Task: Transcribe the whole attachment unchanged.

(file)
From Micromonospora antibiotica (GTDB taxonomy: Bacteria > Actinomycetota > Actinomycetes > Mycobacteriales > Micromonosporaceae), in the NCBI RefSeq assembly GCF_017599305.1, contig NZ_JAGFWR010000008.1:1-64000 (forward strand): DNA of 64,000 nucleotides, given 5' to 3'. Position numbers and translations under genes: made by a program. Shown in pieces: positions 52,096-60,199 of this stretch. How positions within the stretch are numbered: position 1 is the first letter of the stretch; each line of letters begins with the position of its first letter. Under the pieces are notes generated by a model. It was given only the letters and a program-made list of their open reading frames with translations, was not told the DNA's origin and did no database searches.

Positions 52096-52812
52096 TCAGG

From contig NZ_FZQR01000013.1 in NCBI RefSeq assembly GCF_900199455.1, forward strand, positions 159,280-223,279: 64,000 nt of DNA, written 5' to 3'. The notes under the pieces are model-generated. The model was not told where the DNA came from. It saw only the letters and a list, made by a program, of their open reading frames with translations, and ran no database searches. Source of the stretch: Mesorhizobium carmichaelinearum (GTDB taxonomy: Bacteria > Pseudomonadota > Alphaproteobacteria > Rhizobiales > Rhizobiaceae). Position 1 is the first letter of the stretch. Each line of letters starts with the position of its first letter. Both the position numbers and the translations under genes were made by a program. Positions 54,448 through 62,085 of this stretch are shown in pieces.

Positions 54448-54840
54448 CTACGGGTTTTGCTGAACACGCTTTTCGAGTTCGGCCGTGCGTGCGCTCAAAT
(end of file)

From Micromonospora antibiotica (GTDB taxonomy: Bacteria > Actinomycetota > Actinomycetes > Mycobacteriales > Micromonosporaceae), in the NCBI RefSeq assembly GCF_017599305.1, contig NZ_JAGFWR010000008.1:1-64000 (forward strand): DNA of 64,000 nucleotides, given 5' to 3'. Position numbers and translations under genes: made by a program. Shown in pieces: positions 52,096-60,199 of this stretch. How positions within the stretch are numbered: position 1 is the first letter of the stretch; each line of letters begins with the position of its first letter. Under the pieces are notes generated by a model. It was given only the letters and a program-made list of their open reading frames with translations, was not told the DNA's origin and did no database searches.

Positions 52096-52812
52096 TCAGG

From contig NZ_FZQR01000013.1 in NCBI RefSeq assembly GCF_900199455.1, forward strand, positions 159,280-223,279: 64,000 nt of DNA, written 5' to 3'. The notes under the pieces are model-generated. The model was not told where the DNA came from. It saw only the letters and a list, made by a program, of their open reading frames with translations, and ran no database searches. Source of the stretch: Mesorhizobium carmichaelinearum (GTDB taxonomy: Bacteria > Pseudomonadota > Alphaproteobacteria > Rhizobiales > Rhizobiaceae). Position 1 is the first letter of the stretch. Each line of letters starts with the position of its first letter. Both the position numbers and the translations under genes were made by a program. Positions 54,448 through 62,085 of this stretch are shown in pieces.

Positions 54448-54840
54448 CTACGGGTTTTGCTGAACACGCTTTTCGAGTTCGGCCGTGCGTGCGCTCAAAT